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5/22/2007
00:00 AM
Irwin Lazar
Irwin Lazar
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What's a Mobility Strategy?

The numbers from the Nemertes recent “Building a Successful Virtual Workplace” benchmark were staggering, 83% of enterprises now consider themselves to be “virtual” with workgroups spread across multiple locations and geographies, 91% of enterprise employees work outside of traditional “headquarters” locations, and 96% use some form of real-time collaboration tools such as IM, web conferencing, or audio/video conferencing, but perhaps most startlingly, the enterprise workforce is increasingly mobile, a trend showing no letup in sight.

In our research we found the median growth rate over the next twelve months for mobile devices to be 100%.  As enterprises increasingly rely on mobile workers, and mobile workers increasingly demand access to collaboration and communication applications regardless of location, enterprises will have to craft mobility strategies that enable support for mobile worker requirements.

But so far, enterprises aren’t moving rapidly enough to create a mobility strategy.  We found that only 43% of global enterprises had a mobility strategy (with another 26% currently developing one).  For U.S. based companies, only 35% had a strategy, with another 16% having one in development, meaning that almost half of U.S. enterprises have no organizational-wide strategy for supporting the needs of the mobile workforce.  Even worse, only 15% of all organizations we interviewed had a specific mobility budget.  In most cases, mobility is still viewed as “the cell phone” and enterprises simply either provide phones, or reimburse employees for their personal phones.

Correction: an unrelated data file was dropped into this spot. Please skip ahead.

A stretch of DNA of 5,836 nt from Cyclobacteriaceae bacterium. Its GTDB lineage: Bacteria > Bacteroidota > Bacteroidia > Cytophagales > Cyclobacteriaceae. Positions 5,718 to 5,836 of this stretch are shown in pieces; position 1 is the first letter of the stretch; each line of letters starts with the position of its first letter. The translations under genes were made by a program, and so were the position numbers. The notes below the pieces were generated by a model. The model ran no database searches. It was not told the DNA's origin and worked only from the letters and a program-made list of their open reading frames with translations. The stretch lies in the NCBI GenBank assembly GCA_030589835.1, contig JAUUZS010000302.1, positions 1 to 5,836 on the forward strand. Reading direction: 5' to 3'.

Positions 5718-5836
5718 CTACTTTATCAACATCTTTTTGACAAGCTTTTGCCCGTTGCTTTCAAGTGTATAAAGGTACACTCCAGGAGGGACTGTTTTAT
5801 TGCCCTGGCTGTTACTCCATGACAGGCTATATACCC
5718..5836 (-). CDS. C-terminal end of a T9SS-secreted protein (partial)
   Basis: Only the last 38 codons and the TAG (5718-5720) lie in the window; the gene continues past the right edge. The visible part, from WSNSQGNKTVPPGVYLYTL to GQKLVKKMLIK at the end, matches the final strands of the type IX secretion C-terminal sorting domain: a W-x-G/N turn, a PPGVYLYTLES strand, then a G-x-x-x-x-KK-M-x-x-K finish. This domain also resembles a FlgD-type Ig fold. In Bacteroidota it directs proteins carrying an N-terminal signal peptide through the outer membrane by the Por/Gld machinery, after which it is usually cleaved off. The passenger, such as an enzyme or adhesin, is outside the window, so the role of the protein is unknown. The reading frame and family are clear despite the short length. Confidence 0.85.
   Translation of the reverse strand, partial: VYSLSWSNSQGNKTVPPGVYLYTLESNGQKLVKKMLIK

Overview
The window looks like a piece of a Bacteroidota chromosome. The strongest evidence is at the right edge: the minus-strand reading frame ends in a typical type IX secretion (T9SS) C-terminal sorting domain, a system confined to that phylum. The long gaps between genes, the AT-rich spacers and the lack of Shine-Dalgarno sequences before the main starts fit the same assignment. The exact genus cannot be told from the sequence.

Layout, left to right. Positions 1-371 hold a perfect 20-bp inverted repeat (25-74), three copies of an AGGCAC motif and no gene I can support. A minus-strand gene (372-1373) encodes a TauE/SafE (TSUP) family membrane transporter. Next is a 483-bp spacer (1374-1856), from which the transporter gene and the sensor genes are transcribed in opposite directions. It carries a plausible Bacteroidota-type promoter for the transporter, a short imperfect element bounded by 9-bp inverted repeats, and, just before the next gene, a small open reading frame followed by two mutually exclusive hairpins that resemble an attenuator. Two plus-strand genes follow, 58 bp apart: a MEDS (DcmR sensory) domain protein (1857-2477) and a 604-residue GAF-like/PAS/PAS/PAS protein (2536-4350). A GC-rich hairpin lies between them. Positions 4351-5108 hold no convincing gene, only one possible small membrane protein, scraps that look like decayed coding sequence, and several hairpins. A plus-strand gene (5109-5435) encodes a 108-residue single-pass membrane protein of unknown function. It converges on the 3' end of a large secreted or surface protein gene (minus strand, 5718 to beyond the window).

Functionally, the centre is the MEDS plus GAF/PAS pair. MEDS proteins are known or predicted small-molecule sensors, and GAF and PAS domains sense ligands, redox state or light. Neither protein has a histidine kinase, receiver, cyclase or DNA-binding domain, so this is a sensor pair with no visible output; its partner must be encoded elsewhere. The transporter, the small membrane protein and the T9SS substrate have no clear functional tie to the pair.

So given the growth in the mobile workforce, there is obviously a huge gap between the capabilities virtual workers have while at their desks, and the capabilities they have when outside the traditional office environment.  While BlackBerries and Treos propagate, most often they are used for simple e-mail (we found e-mail to be by far the most popular mobile application).  Meanwhile mobile workers find that their ability to collaborate, share presence information, and participate in real-time meetings to be restricted by their limited connectivity options.

Enterprises need to incorporate mobility planning within the context of their overall collaboration and communications efforts.  They need to create strategies that will take advantage of the rapidly emerging higher bandwidth services coupled with more powerful mobile devices.  Only then, will they be able to increasingly support the virtual workforce.

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